HSU: Yeah. You know, the Daniels showed me that video recently at the Hamptons Film Festival. I hadn't seen it. That audition video was from 2019, you know, and the...

LUSE: Wow.

HSU: Yeah, hadn't seen it.

LUSE: You hadn't seen it?

HSU: I'd never seen it. And they asked me permission. And I said, sure, surprise me, as long as I'm not terrible.

LUSE: (Laughter).

HSU: And it was quite healing, actually, to witness, like, oh, wow. I guess I really did bring something to this. And I know I knew that. But...

LUSE: Right.

HSU: Just to see the very bare bones of that performance and the magic that even happened in that audition room that day.

LUSE: Absolutely. I mean, you know, the Daniels have since said that it's one of the wildest auditions that they've ever been in.

HSU: (Laughter) There were even crazier things that happened. I remember, like, slamming my butt against a wall and a painting fell.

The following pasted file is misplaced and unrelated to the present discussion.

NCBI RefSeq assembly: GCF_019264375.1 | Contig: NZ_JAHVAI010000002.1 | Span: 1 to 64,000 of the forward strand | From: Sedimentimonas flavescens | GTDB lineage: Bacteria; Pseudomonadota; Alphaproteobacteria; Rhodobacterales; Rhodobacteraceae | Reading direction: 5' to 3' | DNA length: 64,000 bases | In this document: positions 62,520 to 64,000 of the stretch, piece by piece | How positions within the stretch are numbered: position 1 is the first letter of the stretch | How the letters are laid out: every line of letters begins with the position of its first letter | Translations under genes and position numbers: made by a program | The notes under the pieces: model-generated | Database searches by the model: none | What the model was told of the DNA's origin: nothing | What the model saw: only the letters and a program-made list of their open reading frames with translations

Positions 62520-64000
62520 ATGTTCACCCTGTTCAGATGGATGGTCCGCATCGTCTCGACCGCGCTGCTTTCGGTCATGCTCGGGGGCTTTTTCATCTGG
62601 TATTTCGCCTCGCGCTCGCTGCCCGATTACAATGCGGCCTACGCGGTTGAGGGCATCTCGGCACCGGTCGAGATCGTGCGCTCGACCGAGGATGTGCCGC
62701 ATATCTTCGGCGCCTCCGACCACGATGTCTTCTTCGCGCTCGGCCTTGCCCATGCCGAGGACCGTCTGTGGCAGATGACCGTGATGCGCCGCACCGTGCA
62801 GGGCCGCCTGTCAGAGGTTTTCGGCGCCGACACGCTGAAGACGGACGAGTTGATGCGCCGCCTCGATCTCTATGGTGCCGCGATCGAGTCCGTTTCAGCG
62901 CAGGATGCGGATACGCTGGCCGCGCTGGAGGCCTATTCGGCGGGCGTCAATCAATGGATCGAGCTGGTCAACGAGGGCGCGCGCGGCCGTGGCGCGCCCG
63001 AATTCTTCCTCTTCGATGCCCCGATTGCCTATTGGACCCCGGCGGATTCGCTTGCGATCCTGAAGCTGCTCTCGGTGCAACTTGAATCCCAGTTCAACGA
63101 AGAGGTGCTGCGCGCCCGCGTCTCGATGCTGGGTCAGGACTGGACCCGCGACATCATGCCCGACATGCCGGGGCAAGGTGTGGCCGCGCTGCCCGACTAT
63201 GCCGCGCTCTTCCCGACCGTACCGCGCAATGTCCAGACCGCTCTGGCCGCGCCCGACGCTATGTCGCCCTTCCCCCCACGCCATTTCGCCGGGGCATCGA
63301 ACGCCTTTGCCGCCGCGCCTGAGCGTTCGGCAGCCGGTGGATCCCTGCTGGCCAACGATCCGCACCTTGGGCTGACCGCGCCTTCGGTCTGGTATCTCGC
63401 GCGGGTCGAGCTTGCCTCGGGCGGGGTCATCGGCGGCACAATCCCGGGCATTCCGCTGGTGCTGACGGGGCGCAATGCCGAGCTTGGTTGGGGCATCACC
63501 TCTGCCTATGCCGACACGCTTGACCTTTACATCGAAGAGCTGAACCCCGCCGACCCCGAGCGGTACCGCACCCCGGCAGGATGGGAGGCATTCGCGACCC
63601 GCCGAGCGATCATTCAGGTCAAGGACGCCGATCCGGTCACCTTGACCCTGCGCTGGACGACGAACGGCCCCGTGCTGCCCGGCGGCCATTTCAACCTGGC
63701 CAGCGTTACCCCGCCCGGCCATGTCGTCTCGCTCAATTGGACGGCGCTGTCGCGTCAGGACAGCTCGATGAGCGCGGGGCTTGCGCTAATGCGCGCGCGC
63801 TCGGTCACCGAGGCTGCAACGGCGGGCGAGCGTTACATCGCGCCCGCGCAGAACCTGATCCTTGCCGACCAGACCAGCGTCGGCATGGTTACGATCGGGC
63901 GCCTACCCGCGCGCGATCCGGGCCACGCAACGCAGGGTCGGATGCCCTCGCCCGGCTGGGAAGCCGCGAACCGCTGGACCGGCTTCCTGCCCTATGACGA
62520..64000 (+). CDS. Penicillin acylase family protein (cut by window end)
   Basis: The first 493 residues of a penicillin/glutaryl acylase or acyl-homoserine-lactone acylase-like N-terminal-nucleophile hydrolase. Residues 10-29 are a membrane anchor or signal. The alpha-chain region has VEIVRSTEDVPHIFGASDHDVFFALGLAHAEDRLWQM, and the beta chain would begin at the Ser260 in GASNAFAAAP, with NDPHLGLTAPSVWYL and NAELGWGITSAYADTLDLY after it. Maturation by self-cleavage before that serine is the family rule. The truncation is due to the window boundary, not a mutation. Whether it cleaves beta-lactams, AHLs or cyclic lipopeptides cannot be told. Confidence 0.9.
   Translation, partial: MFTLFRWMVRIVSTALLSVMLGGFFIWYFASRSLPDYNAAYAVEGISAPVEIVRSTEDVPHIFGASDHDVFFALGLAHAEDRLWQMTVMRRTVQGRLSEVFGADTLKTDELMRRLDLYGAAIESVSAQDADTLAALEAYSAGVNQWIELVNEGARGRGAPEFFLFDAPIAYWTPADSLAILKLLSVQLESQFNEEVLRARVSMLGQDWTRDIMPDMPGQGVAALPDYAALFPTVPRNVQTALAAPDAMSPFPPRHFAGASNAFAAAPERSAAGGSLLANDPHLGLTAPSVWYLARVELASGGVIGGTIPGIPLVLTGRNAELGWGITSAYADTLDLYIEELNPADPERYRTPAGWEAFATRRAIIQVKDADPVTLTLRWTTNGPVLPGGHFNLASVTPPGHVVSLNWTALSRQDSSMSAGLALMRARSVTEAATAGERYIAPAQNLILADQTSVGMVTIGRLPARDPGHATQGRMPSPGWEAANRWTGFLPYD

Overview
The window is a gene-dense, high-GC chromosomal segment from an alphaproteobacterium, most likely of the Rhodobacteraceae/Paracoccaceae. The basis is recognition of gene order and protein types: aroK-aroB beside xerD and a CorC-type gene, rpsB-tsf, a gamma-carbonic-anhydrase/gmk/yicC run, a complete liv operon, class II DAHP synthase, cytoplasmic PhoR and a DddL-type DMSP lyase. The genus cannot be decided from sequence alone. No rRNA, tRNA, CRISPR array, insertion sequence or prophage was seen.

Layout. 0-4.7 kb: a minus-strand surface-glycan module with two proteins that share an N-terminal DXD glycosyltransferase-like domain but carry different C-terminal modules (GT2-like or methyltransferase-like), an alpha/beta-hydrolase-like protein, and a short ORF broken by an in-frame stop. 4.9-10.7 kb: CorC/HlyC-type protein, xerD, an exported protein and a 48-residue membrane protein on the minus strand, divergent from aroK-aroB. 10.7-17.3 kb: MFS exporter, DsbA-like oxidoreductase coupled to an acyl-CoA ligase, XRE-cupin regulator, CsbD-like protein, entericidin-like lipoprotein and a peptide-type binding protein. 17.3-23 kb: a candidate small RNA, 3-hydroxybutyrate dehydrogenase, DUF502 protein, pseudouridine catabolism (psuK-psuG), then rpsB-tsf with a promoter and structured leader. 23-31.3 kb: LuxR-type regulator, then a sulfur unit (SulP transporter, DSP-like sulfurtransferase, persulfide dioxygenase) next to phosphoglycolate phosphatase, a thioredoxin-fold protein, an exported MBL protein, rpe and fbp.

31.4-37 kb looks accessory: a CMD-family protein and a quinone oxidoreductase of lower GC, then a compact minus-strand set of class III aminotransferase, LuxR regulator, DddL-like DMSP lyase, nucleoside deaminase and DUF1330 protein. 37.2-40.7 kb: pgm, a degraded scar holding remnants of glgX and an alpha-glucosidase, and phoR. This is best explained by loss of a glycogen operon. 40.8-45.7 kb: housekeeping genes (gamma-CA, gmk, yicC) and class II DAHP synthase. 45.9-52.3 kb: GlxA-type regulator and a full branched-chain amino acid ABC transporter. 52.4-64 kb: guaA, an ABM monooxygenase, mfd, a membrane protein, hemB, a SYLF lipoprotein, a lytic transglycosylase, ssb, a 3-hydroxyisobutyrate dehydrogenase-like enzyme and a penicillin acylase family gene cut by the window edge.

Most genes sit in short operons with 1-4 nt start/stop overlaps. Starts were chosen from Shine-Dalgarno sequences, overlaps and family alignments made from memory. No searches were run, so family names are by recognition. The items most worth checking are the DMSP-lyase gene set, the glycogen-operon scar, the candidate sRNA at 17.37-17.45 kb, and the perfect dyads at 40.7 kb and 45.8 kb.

LUSE: Oh, my gosh.

HSU: It was crazy.

LUSE: I heard that you'd said things like, oh, wouldn't it be funny if I didn't get this part? Like...

HSU: Oh, yeah.

LUSE: ...Saying, wouldn't it be funny if I didn't get this part in an audition. There's all sorts of roles I can imagine that people need to really provide, like, an off-the-wall...

HSU: Yeah.

LUSE: ...Audition to nail, right?

HSU: Yeah.

LUSE: But, I mean, you really went for it, though.

HSU: I did.

LUSE: You really went for it.

HSU: Well, I also had nothing to lose. Because, yes, I had been on Broadway. Yes, I was on "Maisel." I didn't know who Sarah Finn was. She's one of the biggest casting directors in Hollywood.

LUSE: Wow.

HSU: I didn't know Michelle Yeoh was attached. I understood sort of A24 - what the concept of that was.